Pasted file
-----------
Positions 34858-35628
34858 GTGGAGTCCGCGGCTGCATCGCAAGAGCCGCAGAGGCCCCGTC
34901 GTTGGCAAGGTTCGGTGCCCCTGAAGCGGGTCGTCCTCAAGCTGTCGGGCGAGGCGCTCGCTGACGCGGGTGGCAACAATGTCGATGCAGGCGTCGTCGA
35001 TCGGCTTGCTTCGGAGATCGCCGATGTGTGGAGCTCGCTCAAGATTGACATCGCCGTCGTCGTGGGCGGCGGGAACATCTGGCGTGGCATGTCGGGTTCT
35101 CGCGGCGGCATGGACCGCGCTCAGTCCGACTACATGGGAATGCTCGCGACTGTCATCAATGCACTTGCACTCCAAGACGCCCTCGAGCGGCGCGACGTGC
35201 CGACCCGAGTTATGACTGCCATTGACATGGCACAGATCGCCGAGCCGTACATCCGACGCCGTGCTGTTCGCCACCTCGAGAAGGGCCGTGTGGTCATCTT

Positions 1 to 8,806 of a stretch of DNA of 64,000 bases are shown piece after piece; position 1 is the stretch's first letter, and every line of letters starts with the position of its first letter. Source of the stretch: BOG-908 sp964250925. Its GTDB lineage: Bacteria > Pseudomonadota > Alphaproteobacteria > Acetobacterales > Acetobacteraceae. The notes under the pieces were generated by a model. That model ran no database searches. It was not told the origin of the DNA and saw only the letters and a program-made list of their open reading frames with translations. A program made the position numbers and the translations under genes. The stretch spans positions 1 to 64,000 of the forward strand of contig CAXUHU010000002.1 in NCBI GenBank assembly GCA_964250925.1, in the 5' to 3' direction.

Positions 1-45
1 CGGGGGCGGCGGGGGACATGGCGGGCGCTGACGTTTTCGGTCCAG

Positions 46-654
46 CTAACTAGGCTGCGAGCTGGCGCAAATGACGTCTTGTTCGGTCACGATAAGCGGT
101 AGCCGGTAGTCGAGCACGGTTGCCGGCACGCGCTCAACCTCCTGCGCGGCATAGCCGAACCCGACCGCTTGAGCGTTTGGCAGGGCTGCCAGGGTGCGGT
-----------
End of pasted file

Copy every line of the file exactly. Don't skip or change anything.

Positions 34858-35628
34858 GTGGAGTCCGCGGCTGCATCGCAAGAGCCGCAGAGGCCCCGTC
34901 GTTGGCAAGGTTCGGTGCCCCTGAAGCGGGTCGTCCTCAAGCTGTCGGGCGAGGCGCTCGCTGACGCGGGTGGCAACAATGTCGATGCAGGCGTCGTCGA
35001 TCGGCTTGCTTCGGAGATCGCCGATGTGTGGAGCTCGCTCAAGATTGACATCGCCGTCGTCGTGGGCGGCGGGAACATCTGGCGTGGCATGTCGGGTTCT
35101 CGCGGCGGCATGGACCGCGCTCAGTCCGACTACATGGGAATGCTCGCGACTGTCATCAATGCACTTGCACTCCAAGACGCCCTCGAGCGGCGCGACGTGC
35201 CGACCCGAGTTATGACTGCCATTGACATGGCACAGATCGCCGAGCCGTACATCCGACGCCGTGCTGTTCGCCACCTCGAGAAGGGCCGTGTGGTCATCTT

Positions 1 to 8,806 of a stretch of DNA of 64,000 bases are shown piece after piece; position 1 is the stretch's first letter, and every line of letters starts with the position of its first letter. Source of the stretch: BOG-908 sp964250925. Its GTDB lineage: Bacteria > Pseudomonadota > Alphaproteobacteria > Acetobacterales > Acetobacteraceae. The notes under the pieces were generated by a model. That model ran no database searches. It was not told the origin of the DNA and saw only the letters and a program-made list of their open reading frames with translations. A program made the position numbers and the translations under genes. The stretch spans positions 1 to 64,000 of the forward strand of contig CAXUHU010000002.1 in NCBI GenBank assembly GCA_964250925.1, in the 5' to 3' direction.

Positions 1-45
1 CGGGGGCGGCGGGGGACATGGCGGGCGCTGACGTTTTCGGTCCAG

Positions 46-654
46 CTAACTAGGCTGCGAGCTGGCGCAAATGACGTCTTGTTCGGTCACGATAAGCGGT
101 AGCCGGTAGTCGAGCACGGTTGCCGGCACGCGCTCAACCTCCTGCGCGGCATAGCCGAACCCGACCGCTTGAGCGTTTGGCAGGGCTGCCAGGGTGCGGT